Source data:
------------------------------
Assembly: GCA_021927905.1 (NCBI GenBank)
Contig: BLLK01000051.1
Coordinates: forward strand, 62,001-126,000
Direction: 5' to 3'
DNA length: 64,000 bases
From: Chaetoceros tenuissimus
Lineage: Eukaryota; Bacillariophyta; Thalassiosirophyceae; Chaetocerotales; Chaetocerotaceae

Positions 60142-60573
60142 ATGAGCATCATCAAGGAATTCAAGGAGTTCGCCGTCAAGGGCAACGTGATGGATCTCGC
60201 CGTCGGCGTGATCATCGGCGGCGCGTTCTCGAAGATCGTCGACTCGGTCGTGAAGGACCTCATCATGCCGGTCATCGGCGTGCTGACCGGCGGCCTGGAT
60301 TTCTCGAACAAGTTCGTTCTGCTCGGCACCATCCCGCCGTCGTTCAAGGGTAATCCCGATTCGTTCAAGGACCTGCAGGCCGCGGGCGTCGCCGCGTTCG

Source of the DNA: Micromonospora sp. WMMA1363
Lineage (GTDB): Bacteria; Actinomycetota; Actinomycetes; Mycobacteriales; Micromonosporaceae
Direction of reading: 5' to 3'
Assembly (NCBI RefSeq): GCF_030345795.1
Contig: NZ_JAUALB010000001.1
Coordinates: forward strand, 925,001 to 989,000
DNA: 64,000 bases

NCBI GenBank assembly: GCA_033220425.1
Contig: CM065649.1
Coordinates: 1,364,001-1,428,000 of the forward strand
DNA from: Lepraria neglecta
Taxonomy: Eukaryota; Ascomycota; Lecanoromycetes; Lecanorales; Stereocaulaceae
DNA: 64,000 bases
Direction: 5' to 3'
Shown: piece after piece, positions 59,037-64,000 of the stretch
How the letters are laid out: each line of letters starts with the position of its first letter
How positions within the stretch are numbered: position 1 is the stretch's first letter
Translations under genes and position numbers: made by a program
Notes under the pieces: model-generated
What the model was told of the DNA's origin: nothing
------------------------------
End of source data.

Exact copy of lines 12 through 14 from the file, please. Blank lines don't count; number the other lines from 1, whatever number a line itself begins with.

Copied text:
Source of the DNA: Micromonospora sp. WMMA1363
Lineage (GTDB): Bacteria; Actinomycetota; Actinomycetes; Mycobacteriales; Micromonosporaceae
Direction of reading: 5' to 3'